Thursday, January 7, 2016
Great Missenden, Buckinghamshire
The Ancient House, Tudor Cottage, The Old House. England is full of houses named for their antiquity. Such names beg the questions: ‘How old? When was it actually built?’ The answers, as we know, are rarely simple. Almost any English house older than a few decades has had alterations, extensions, modifications: we tinker, upgrade, downsize, adapt to current needs, endlessly. Any building that’s really (really?) old is likely to have had this done to it several times. How old? It depends on which bit you mean.
This Old House had me scratching my head even before I saw the name. There are wooden uprights and struts, but these look very much like later additions to make the place look old; the front wall seems not to be timber framed, after all. There are interesting bay windows, but their shape has something of the late-19th century about them – not notably old by English standards – and yet the leaded lights, especially those in the downstairs windows, have an older look to them. Ornate patterns of glazing bars like those were much used in the late-18th and early-19th centuries.
Back home, I try to absorb the collective wisdom of Pevsner, the house’s listing text, and sundry online sources. The house, they confirm, is originally old – 16th or 17th century, but as Pevsner puts it with a little of that disapproval that he reserves for buildings that are not lit fully by the lamp of truth, ‘but much faked up inside and out at various times’.* A timber-framed core, then, encased in brick at some point, then painted white and adorned with faux timber-framing and rather delightful bay windows, some of which preserve earlier leaded panes. That could be about the size of it, though someone who knows the house well might be able to correct the story or fill in more details.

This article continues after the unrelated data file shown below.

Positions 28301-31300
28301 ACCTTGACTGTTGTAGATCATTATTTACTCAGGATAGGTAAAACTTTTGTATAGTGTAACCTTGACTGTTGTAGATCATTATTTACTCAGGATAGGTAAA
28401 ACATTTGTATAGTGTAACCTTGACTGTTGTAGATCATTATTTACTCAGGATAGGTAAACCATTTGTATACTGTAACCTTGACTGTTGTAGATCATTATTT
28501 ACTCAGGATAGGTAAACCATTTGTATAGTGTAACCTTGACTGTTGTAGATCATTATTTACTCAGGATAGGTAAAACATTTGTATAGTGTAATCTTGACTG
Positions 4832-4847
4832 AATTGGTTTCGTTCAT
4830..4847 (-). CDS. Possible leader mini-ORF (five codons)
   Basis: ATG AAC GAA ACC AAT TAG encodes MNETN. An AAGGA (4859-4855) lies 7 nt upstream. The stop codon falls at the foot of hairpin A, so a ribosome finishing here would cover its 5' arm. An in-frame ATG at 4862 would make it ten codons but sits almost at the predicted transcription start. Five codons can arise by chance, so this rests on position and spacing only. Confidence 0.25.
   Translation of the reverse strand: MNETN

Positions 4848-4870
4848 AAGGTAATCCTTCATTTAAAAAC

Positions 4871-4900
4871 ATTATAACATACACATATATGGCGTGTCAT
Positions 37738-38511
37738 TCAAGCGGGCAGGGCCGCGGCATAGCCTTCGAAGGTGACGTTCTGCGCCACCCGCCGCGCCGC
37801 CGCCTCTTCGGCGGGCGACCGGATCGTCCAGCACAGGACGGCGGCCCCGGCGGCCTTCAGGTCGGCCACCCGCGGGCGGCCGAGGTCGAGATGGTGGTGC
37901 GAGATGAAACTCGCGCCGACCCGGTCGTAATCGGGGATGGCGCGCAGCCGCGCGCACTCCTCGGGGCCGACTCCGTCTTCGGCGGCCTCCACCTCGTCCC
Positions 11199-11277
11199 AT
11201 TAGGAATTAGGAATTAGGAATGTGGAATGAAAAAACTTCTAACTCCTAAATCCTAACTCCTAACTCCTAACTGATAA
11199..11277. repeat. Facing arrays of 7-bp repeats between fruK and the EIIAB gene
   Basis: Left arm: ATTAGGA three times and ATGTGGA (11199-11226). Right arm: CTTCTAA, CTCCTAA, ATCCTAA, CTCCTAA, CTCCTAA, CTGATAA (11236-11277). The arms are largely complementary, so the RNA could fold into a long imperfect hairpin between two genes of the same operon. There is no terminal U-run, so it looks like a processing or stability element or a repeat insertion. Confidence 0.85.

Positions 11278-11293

Does it matter if not everything is quite as it seems, that it’s ‘faked up’, as Pevsner puts it. When I was growing up and first reading about buildings, many writers and architects were very much influenced by the notion that a building should be true to its materials, that it should not dishonestly try to hide its origins or its structure. That’s a view influenced by generations of truth-seekers in architecture and design, from Ruskin and William Morris (both harking back in their different ways to their view of the Middle Ages) to the designers of the Bauhaus in its various incarnations. Attitudes are different, and more varied, now. I for one try to adopt a more open-minded approach to buildings like this. I like it that a building presents a puzzle, that it asks more questions than we can answer, that things like this can be fun to look at and think about. And as I myself get older, I like it too that buildings offer different ways of thinking about what it means to be old.
* As I’m quoting here from the revised edition of Pevsner’s Buckinghamshire (the 1994 printing), I’m not sure whether these are the actual words of the architectural historian Nikolaus Pevsner, or of revisers Elizabeth Williamson and Geoffrey K Brandwood. But they certainly sound like Pevsner himself.